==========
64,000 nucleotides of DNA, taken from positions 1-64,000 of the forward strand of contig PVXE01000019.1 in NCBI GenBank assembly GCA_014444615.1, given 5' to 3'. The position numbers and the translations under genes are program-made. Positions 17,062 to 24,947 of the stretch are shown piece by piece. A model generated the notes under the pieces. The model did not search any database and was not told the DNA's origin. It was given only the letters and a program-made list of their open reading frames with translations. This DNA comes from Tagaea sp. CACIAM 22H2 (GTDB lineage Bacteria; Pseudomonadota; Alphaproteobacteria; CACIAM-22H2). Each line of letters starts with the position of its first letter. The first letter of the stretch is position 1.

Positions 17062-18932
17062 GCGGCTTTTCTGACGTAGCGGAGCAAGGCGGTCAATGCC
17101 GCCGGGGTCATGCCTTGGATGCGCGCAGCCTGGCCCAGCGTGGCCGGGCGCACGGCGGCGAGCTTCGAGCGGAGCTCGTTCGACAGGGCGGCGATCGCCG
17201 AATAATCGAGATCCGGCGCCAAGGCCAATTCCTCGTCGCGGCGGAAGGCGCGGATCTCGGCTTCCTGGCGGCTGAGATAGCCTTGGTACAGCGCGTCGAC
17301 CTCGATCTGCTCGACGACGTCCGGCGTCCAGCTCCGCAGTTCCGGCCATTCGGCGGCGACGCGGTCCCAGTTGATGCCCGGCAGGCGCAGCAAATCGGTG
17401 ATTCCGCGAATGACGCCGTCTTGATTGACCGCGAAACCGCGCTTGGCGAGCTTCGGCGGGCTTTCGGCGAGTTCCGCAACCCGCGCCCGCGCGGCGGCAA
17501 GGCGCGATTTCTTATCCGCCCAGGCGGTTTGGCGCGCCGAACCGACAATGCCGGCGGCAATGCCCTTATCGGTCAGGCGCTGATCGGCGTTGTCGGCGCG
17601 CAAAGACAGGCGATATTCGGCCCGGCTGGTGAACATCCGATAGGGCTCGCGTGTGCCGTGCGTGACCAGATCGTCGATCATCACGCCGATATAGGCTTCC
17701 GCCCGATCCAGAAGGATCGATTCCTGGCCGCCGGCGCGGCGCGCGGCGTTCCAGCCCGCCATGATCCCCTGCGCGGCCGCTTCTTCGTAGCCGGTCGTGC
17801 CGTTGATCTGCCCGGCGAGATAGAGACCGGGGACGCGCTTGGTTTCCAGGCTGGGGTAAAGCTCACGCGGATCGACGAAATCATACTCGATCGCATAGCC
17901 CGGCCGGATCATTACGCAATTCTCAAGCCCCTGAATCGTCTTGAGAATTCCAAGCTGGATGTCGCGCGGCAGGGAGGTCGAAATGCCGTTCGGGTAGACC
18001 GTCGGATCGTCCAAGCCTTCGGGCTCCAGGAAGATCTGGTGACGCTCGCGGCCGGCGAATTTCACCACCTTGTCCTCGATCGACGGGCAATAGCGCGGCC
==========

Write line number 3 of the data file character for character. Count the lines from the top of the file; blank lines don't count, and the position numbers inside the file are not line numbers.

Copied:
17062 GCGGCTTTTCTGACGTAGCGGAGCAAGGCGGTCAATGCC